Phoenix Uncut met up with travelers and squatters on the streets of downtown Phoenix. Hear what Gonzo had to say about finding a meal each day.
Although he admits that heckling passerby for food can be difficult, 24-year-old traveler and squatter “Gonzo” isn’t concerned about going hungry.
“People think homeless people are starving or something,” Gonzo said, “they’re not starving, they’re ‘spanging’ (asking for spare change) for beer. They can get your food out of a dumpster.”
Gonzo’s transient lifestyle isn’t for everyone. He mentions that a portion of the homeless population is “too lazy” to scavenge. But Gonzo survives on leftovers and thrown-out food. He leads the Phoenix Uncut team behind a Jimmy John’s Gourmet Sandwiches restaurant, where he rips open a plastic bag of day-old bread.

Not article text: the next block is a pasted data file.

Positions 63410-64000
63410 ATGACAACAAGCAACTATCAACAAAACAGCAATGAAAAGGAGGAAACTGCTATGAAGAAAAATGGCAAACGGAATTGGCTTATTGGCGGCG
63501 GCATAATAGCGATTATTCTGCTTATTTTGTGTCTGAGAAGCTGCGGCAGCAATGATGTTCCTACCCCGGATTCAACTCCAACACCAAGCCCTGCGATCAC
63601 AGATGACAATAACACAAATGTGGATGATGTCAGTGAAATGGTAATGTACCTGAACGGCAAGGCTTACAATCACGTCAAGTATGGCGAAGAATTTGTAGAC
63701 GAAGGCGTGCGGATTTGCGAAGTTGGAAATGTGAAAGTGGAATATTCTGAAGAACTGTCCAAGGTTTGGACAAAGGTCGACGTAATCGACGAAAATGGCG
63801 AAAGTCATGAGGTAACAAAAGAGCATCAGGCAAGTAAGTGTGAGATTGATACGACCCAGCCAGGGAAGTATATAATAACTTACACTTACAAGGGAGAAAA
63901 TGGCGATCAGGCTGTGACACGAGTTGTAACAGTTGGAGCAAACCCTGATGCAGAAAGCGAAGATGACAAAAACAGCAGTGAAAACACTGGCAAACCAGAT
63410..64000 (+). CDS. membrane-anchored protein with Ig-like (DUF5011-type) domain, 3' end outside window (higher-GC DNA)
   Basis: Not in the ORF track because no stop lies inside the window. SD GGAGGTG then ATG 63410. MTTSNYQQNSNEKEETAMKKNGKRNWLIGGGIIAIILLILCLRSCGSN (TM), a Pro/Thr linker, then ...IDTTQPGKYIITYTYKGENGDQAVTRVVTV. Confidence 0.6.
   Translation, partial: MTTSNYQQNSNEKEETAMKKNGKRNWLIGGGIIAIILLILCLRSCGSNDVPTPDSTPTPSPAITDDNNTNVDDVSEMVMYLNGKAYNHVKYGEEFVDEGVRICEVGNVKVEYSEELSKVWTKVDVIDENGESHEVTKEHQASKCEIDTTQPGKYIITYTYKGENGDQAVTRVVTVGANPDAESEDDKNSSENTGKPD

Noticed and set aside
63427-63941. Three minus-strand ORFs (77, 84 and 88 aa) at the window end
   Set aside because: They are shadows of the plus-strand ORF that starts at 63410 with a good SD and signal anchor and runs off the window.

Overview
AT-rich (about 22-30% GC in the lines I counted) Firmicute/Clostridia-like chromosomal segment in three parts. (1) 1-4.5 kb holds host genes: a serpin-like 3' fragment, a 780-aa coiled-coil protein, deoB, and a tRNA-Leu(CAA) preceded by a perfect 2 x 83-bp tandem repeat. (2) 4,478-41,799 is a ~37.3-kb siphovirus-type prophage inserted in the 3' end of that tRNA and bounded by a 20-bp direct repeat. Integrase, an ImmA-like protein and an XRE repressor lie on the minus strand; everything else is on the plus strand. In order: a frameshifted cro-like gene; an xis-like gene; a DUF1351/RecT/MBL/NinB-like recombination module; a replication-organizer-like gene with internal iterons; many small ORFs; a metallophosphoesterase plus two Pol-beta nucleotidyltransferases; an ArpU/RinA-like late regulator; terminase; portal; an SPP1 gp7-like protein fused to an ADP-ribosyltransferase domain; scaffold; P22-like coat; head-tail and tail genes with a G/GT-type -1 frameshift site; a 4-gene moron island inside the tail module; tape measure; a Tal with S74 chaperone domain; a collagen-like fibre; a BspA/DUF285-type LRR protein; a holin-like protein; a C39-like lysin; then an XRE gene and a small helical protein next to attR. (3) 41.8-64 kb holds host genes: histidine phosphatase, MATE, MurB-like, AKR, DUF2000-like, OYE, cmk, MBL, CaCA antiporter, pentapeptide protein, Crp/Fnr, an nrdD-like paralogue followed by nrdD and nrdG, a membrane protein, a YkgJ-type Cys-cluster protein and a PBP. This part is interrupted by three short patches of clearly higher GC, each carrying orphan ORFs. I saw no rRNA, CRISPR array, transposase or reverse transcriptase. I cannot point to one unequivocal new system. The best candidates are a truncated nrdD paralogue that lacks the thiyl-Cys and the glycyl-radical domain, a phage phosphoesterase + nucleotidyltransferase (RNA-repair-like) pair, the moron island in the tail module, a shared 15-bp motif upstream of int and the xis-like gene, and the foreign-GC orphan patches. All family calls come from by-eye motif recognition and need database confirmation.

“If the U.K. and the U.S. just combined forces and took all their food that was still good that they were going to throw away, and gave it away to the homeless and the hungry people in the world, world hunger would be over with,” Gonzo said. He breaks off a piece of bread and tosses it into the parking lot.
Even as a vegetarian, Gonzo finds enough leftover food on the streets. Pizza and sandwich joints provide more than enough food when strangers won’t. If he finds leftover pizza, he’ll pick off the meat.
“I’ve got a friend who’s homeless and vegan, and I don’t know how he does it. He just eats hot Takis and Oreos all day,” Gonzo said.
According to the United States Environmental Protection Agency, approximately 36 million tons of food goes to waste each year. Volunteer groups like Waste Not, Want Not and WRAP aim to combat wastefulness by redirecting food to those in need.